Galaxy and Volatility last Question

Good day all,

I dont understand the Mock answer on the last question for:

Financial Reporting and Analysis - Galaxy

I understand on the grant day the Volatility of the stock will impact the valuation of the stock options, thus the expenses on the plan.

1- But does anyone one knows how the volatility between the grant day and the vest day is suposed to impact the expenses??

2- Also, the volatility of the stock is the volatility of the stock… I don’t understand why they don’t consider it impacting the stock price and impacting the expenses of the Share’s plan…

Quote: “Compensation expense for stock grants is based on the fair market value of the stock on the day of the grant and is not affected by the stock’s volatility.”

AAAAAA!!! help, What the F*@K!!!

??? Any idea???

3- Plus they talk about the trend on volatility that begins in 2012 and the grant of Stock Options was in… 2011. :’( again… WTF, this is from another dimension…

And it’s not a Schwesers…freaking out on this one.

Thank you,

In general, drop in volatility -> option prices go down. Think of it like an insurance policy. After Hurricane Katrina, insurance premiums went through the roof.

As for it’s impact on stock - well, that’s coz stock grants are recorded at fair value on grant date, vol has no impact on fair value and you cannot make adjustment for standard deviation. std dev simply says it could go up or down - accountng wise, it’s a 50/50, so it nets out.

Thanks Shoot for the 50/50 wise accounting standard,

but, I mean, I’ll grant the share plan in 2013, my vol is going down or up, that’s impacting my future accounting Fair Value of the stock, no?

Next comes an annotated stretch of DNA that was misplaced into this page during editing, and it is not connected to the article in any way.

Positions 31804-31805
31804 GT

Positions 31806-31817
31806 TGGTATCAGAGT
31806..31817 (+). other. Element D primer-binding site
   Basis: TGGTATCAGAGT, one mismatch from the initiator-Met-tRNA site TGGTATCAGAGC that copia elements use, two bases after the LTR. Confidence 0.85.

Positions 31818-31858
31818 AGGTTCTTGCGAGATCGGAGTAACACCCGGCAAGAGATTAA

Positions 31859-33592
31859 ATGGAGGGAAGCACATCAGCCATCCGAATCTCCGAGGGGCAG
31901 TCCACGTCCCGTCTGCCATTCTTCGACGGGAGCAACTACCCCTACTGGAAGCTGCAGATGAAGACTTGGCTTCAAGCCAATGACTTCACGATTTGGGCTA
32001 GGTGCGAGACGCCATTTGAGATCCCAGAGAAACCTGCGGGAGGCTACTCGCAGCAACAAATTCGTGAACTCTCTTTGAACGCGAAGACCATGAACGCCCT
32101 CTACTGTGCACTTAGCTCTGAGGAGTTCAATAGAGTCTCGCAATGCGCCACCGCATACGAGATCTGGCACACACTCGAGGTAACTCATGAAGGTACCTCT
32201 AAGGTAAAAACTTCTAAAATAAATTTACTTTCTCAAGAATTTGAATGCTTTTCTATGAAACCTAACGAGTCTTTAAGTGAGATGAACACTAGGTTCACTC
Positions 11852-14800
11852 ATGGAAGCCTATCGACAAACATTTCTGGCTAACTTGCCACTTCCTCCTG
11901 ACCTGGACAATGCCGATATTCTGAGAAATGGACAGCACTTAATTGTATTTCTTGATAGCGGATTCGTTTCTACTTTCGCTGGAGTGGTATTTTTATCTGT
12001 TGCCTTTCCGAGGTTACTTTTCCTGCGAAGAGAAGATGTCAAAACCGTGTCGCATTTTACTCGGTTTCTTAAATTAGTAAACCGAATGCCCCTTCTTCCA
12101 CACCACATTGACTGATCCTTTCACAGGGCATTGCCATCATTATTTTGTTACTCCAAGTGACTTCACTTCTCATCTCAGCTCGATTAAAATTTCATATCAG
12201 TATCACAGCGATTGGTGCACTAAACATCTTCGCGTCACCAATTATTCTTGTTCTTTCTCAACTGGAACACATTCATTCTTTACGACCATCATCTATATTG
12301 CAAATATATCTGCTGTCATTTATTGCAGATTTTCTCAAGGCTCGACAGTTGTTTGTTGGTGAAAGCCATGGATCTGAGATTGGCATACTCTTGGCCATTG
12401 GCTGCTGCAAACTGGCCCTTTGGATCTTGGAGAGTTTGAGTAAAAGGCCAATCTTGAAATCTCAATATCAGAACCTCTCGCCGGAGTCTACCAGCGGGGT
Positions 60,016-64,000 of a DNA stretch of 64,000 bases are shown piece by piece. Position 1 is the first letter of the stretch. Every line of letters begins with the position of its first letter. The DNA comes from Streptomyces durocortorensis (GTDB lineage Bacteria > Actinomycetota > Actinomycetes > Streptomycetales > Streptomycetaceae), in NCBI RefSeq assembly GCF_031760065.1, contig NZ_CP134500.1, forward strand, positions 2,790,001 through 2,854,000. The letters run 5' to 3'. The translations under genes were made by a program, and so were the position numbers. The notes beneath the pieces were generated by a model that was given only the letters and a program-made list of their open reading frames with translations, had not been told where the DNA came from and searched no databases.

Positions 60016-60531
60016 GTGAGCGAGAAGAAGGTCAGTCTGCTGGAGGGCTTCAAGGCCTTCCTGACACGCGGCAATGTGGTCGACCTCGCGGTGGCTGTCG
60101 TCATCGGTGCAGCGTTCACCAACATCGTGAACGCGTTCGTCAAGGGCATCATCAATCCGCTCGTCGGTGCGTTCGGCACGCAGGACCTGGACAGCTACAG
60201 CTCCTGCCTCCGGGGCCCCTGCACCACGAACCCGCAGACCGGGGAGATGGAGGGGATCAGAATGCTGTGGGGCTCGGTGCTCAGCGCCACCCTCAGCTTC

Ok, for the options, its an anual grant.

And does anyone reckon the how expenses between the grant date and the vest date are treated?

I think you are talking about the case where the stock options were granted for “non-executives” in 2013, right. The vignette states that stock options for “executives” were granted in 2010 when volatility is high, which means the options granted at that time will cost more. However after that the volatility has dropped and that is when the “non executives” were given stock options. So for the same number of options, the cost for “executives” and “non-executives” will be different just because of volality. If the volatility is assumed to stay low for the near future, it just means that the cost of options for “non-executives” is appropriate, however for “executives” it is more and will be more for the full service period. So the answer to that question is “A” meaning if the low volatility persists it impacts only the “executives”.